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Abstract Closing keynote: Liam Bannon
Towards Human-Centred Design
Dept. of Computer Science & information Systems
University of Limerick
The field of HCI has evolved and expanded dramatically since its origin in the early 1980’s. The HCI community embraces a large community of researchers and practitioners around the world, from a variety of disciplinary backgrounds in the human and social sciences, engineering and informatics, and more recently, the arts and design disciplines. This kaleidoscope of cultures and disciplines as seen at INTERACT Conferences provides a rich pool of resources for examining our field. Applications are increasingly exploring our full range of sensory modalities, and merging the digital and physical worlds. WiFi has opened up a huge design space for mobile applications. A focus on usability of products and services has been complemented by an emphasis on engagement, enjoyment and experience. With the advent of ubiquitous computing, and the emergence of “The Internet of Things”, new kinds of more open infrastructures make possible radically new kinds of applications. The sources of innovation have also broadened, to include human and social actors outside of the computing and design organizations. The question is to what extent is our mainstream thinking in the HCI field ready for the challenges of this Brave New World? Do the technological and social innovations that we see emerging require us to re-shape, or even, re-create, our field, or is it a case of a more gradual evolution and development of that which we already know?
In this closing Keynote, I will provide a perspective on the evolution and development of the HCI field, looking backwards as well as forwards, in order to determine what are some of the changes of significance in the field. This “broad-brush” approach to what I term “ human-centred design” will be complemented by the examination of specific projects and applications, to help anchor some of the discussion. Areas such as user-centred design, participatory design, computer-supported cooperative work and learning, and interaction design, in which I have had some involvement over the years, will be mentioned. I will discuss the themes of “ecologies of artefacts”, appropriation, tinkering/bricolage, and the emergence of design anthropology, among other topics. The purpose of the talk is not to engage in a form of Futurism concerning the HCI field, but to examine some of the technical and social trends that can be observed, and to highlight some areas of particular significance that warrant further attention. I argue for a multi-layered approach that, while exploring new avenues of research concerning people’s use of technology, does not necessarily dismiss the corpus of knowledge we have built up over the years concerning human-computer interaction. From a personal perspective, issues such as means and ends, our underlying values, and concern for our fellow human beings in an increasingly fragile world, are issues that, while perhaps seen as outside the remit of a narrow HCI brief, impact on the field in significant ways. In this regard, discussions of our future should not be the preserve of techno-determinists, but be open to all. For example, ubiquitous computing can be involved in many scenarios, not only that of “Ambient Intelligence”. We need to engage in the development and critique of these different perspectives and approaches. Being able to work in and with multidisciplinary teams embodying distint, and at times conflicting perspectives, being able to communicate ones ideas and information across a variety of social and institutional boundaries, will become of great importance.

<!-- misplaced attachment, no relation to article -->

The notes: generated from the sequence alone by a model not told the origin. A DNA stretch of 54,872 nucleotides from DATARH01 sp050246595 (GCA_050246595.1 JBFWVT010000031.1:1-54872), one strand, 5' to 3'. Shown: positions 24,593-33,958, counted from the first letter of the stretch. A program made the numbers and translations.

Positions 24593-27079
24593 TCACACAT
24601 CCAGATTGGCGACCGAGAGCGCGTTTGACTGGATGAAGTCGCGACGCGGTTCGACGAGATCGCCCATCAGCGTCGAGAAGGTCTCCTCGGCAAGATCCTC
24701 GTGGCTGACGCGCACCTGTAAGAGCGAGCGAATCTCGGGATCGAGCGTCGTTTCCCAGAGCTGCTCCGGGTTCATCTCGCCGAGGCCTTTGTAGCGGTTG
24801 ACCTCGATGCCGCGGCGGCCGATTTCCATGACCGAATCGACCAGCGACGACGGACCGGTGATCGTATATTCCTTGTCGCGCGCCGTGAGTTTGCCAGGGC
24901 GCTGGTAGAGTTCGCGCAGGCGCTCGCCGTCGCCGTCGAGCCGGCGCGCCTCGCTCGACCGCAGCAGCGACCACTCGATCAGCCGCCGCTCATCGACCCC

Of particular concern, in the context of an IFIP INTERACT event, is the need to balance the heterogeneity of concepts and methods being used in research and practice with some form of quality control. Despite the heterogeneity of perspectives and disciplines nowadays involved in the field, I will argue that the HCI community, as a community, still does have a significant role to play in the development and evolution of useful, usable and enaging ICT-enabled infrastructures and applications.
Liam Bannon is a Professor in the Department of Computer Science and Information Systems and Director of the Interaction Design Centre at the University of Limerick. His research interests range over the gamut of human-technology relations, including cognitive ergonomics, human-computer interaction, computer-supported cooperative work, computer-supported collaborative learning, new media and interaction design, information systems development, and social dimensions of new technologies.. He was a founding editor of CSCW: The Journal of Collaborative Computing and is serving, or has served, on the editorial boards of; Journal of Cognition, Technology, and Work; Requirements Engineering Journal, Universal Access in the Information Society Journal; International Journal of Cognitive Technology, International Journal of Web-Based Communities, CoDesign Journal; Behaviour and Information Technology Journal, and Journal of Computer Assisted Learning. He has served on numerous International Programme Committees in these areas, and also served as a member of the International Panel of Reviewers for many scientific research organizations - in the UK, Italy, Norway, Sweden, Denmark, Switzerland, and South Africa. The Interaction Design Centre which he heads is a multidisciplinary group of over 20 researchers involved in research on a variety of national and EU projects in the general HCI, CSCW and Interaction Design areas. Liam is a Fellow of the Irish Ergonomics Society, a Member of the Irish Computer Society, and Irish representative on IFIP TC13 (Human-Computer Interaction).